Oklahoma bans local minimum wage hikes
In an effort to strengthen the state’s economy, Oklahoma has clamped down on efforts to raise the minimum wage.
Republican Gov. Mary Fallin signed a bill on Monday prohibiting cities across the state from legislating increases in the minimum wage and employee benefits, including vacation or sick leave days.
The governor and her supporters contend that hiking minimum pay standards across various municipalities would harm local business communities.
Republican state Rep. Randy Grau told the Associated Press the bill creates “safeguards that protect small businesses and consumers.”
He explained, “This bill provides a level playing field for all municipalities in Oklahoma.” Grau added, “An artificial raise in the minimum wage could derail local economies in a matter of months. This is a fair measure for consumers, workers and small business owners.”
Republican state Sen. Dan Newberry, co-author of the measure, argued that it establishes a business-friendly climate that will enable Oklahoma to boost job growth and remain economically competitive.
“With the country just exiting the Great Recession and many businesses struggling to get by, it is imperative that these decisions be made at the state level and follow the compliance with the federal wage requirements,” Newberry told the AP.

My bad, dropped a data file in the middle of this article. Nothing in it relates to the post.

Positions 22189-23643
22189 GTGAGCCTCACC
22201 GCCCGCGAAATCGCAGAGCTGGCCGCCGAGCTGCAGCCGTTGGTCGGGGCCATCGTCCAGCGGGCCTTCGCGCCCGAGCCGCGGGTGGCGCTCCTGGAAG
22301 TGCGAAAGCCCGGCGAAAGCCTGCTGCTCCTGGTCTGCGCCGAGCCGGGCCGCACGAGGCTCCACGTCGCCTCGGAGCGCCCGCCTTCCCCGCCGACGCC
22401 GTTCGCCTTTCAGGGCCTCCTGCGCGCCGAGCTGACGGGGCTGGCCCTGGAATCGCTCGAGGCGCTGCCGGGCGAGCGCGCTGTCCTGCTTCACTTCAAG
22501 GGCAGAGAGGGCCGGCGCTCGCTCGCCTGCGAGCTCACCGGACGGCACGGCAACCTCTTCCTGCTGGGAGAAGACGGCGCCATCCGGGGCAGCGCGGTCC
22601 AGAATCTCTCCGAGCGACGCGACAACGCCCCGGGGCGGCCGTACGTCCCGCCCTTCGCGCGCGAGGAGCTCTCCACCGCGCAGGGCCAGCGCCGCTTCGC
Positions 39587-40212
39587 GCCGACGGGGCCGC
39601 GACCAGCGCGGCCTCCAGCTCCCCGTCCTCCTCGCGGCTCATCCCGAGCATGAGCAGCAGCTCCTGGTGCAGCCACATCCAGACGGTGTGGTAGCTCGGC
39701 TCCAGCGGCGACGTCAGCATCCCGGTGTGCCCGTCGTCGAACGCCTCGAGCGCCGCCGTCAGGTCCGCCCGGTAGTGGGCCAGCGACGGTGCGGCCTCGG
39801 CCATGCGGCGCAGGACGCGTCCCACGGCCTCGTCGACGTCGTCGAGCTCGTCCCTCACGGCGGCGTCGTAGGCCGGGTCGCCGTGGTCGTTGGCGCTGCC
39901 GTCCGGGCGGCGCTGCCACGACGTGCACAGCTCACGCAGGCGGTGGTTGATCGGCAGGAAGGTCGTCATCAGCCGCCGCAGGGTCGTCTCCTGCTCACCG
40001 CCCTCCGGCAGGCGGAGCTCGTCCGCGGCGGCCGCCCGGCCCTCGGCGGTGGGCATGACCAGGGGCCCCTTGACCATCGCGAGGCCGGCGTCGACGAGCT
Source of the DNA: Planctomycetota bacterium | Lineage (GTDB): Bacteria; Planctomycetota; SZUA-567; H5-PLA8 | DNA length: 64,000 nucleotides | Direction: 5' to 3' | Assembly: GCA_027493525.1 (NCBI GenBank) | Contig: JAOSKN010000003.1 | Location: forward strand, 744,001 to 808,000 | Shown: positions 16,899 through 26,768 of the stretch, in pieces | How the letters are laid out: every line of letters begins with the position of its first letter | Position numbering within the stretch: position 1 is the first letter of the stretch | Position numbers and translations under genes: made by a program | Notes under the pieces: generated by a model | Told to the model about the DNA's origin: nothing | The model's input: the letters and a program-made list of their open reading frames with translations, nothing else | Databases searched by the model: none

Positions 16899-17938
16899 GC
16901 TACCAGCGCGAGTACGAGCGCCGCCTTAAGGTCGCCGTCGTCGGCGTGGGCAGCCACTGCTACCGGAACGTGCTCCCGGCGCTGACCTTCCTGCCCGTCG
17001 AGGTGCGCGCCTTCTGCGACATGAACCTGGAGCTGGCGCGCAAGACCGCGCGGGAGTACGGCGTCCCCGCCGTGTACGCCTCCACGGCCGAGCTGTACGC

Opponents of the legislation argue that it specifically compromises ongoing efforts to hike the minimum wage from $7.25 to $10.10 in Oklahoma City.
Organizers have been attempting to collect enough signatures to bring the proposed minimum wage increase to the state ballot — they need over 80,000.
David Slain, the lawyer who wrote the Oklahoma City minimum wage petition, said he was disappointed in the governor’s decision.
Slain criticized the state legislature for removing “the right of the people to decide minimum wage.”
In a statement, Fallin defended her move, arguing that despite the claims of advocates, mandating higher minimum pay does not bring workers out of poverty.
“Most minimum-wage workers are young, single people working part-time or entry-level jobs,” Fallin said. “Many are high school or college students living with their parents in middle-class families.
“Mandating an increase in the minimum wage would require businesses to fire many of those part-time workers. It would create a hardship for small business owners, stifle job creation and increase costs for consumers,” she said. “And it would do all of these things without even addressing the goal of reducing poverty.”
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